"Grace Holbrook - the Martyr" is a short story from Isabella (Pansy) Alden's (1841-1931) collection Grace Holbrook and Other Stories.
“To be sure, I never find one,” she said, with a bright little laugh; “but then, I might, you know, and it’s kind of exciting to be always looking.”
Rene Holbrook leaned over the fence and watched her, laughing at her for taking so much trouble just for a four-leaved clover. “What good would it do you to find one?” he asked.
“Oh! no good, only they are so uncommon; I think I like things that are a little uncommon. Then it is said to be good luck to find one, you know, though of course I don’t believe in luck.”
“You believe in wasting your time,” said Grace Holbrook, appearing just then from the side piazza. She was sixteen months older than Jennie, and took it upon herself to lecture her occasionally, though the two were seat-mates in school, and excellent friends. “I should think you would both better be studying your parts for the Review of Nations, instead of fumbling among those green leaves after silly little clovers. I don’t believe either of you are ready for rehearsal.”
“I know some of my part,” said Jennie, diving in among the younger clovers, and looking curiously at each one in the hope of being rewarded by the sight of a four-leaf; “and I’m going to study all the afternoon. I shall be ready, but I don’t like my quotations; they make me shiver. It seems dreadful to have to say over all those terrible things.”
“I don’t think so,” answered Grace, her eyes glowing with excitement. “Your part isn’t half so bad as mine, and I like mine. I glory in the courage of those men. Sometimes I almost wish there were martyrs in these days, so we would have a chance to show what we are made of.”
Timid little Jennie among the clovers shivered. “Oh! don’t,” she said, as though wishing might possibly bring it to pass. “I think it was terrible. I am so thankful that I did not live in those days that sometimes I could cry for joy. I almost know I would have been a coward.”
“O, Jennie Talbot! You are a pretty girl to have been chosen for that splendid verse you recite about the man who felt the flames creeping up around him. You recite it real well; I don’t see how you can, if you feel so.”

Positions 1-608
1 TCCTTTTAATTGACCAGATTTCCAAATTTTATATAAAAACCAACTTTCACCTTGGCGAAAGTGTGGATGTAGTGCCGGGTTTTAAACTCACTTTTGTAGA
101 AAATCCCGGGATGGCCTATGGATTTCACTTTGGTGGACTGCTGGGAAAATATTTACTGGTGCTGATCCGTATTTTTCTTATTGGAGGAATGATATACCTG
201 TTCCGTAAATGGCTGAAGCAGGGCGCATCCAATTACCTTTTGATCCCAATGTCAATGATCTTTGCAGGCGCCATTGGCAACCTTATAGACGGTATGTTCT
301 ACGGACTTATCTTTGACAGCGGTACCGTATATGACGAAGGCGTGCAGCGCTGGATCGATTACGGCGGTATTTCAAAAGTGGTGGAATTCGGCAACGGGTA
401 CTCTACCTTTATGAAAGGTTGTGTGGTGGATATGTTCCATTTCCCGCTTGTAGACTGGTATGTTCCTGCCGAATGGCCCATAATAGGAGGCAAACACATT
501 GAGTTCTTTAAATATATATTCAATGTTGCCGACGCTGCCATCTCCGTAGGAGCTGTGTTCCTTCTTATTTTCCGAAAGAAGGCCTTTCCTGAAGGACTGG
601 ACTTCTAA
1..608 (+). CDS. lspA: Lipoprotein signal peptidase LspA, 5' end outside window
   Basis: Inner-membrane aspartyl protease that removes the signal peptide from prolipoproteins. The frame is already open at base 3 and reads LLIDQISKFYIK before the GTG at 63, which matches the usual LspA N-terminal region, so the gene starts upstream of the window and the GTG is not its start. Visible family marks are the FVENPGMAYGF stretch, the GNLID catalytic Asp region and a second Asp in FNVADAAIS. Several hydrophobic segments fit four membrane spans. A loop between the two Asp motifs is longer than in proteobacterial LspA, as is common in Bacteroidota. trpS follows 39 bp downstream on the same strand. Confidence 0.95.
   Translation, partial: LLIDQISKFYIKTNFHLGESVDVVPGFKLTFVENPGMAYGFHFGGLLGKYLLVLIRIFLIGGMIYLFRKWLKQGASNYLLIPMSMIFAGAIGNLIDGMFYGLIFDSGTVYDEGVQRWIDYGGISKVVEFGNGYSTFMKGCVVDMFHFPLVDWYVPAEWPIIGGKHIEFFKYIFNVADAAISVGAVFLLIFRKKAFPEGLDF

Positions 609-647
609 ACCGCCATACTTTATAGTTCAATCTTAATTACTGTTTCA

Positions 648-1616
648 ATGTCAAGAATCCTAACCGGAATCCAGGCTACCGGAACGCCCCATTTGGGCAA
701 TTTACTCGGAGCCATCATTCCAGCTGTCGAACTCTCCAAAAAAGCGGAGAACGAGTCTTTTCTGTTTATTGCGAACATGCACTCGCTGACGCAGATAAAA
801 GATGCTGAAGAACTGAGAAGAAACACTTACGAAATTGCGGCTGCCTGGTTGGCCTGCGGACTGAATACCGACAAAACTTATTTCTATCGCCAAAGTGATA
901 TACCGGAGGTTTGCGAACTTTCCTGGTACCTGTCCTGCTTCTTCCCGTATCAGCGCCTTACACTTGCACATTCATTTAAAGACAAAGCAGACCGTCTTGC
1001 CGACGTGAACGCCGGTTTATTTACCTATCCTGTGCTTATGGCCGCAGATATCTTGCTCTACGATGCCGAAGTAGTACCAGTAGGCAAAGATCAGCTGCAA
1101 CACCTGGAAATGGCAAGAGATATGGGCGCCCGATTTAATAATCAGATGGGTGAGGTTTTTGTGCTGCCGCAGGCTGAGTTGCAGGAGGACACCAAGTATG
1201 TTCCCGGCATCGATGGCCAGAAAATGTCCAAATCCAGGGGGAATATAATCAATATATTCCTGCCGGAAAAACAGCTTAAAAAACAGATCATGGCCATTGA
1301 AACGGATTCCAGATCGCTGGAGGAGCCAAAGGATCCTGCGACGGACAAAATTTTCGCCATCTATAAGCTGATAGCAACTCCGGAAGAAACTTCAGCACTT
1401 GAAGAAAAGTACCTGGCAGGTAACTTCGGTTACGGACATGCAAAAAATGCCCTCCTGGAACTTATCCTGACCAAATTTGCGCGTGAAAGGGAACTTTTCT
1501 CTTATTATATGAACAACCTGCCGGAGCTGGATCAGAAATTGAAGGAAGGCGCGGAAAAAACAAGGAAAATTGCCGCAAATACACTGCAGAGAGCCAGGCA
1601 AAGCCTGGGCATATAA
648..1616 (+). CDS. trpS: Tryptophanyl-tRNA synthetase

“It is just because I ‘feel so’ that I can put feeling into it, I suppose. I can almost seem to see those flames gathering strength, and it makes me feel hot and cold both at once. I am glad, as glad as I can be, that the man could be so splendid; but all the same, I know just as well as I do that I am sitting here in the grass, that I could never have been like him in the world.”
“Nonsense!” said Grace loftily; “I could; I feel it in me. I can imagine the whole scene – the trial, and the questions, and the way I should hold up my head and answer, and everything.”
A low, chuckling laugh from Rene broke in upon her eloquence. “Much you two know about it,” he said. “Just as though you could settle it in these days how you should feel if you were back in the times when it was dangerous to own that you had a Bible, or knew anything about the Bible, or cared anything about it.”
Grace turned on him angrily. “Well, I should hope we could, Rene Holbrook. I don’t say we can realize it as those people did; but if I couldn’t know whether I would be true to my principles and stand up for the Bible, and for everything else that I had promised to uphold, I should be ashamed of myself.”
“Well,” said Jennie with a meek little sigh, “I don’t feel that way, and I can’t. I think I’m a good deal of a coward. I should want to be true, and I think I should try to be; but honestly, I’m afraid I couldn’t.”
Rene laughed again, this time loud and long; it was so funny to him to hear those girls discussing martyrdom with all the nervous excitement of reality – or of what they imagined was reality – that he could not help but laugh. Grace told him she was ashamed of him, and went away; and soon after gentle little Jennie, who feared that she had in some way offended her dear Grace, followed her example, and went to her own home, which joined the Holbrook house, and set herself about studying her part for the great missionary exercise, which was to be a Review of Nations, and in which exercise she recited a brief descriptive poem concerning the days of Christian martyrs, with such depth of feeling as to bring tears to the eyes of those who were drilling her. Grace also recited with remarkable power some of the brave, strong answers of those grand men and women, and gloried in the portion of history which she was to represent.
Come back tomorrow to read Part Two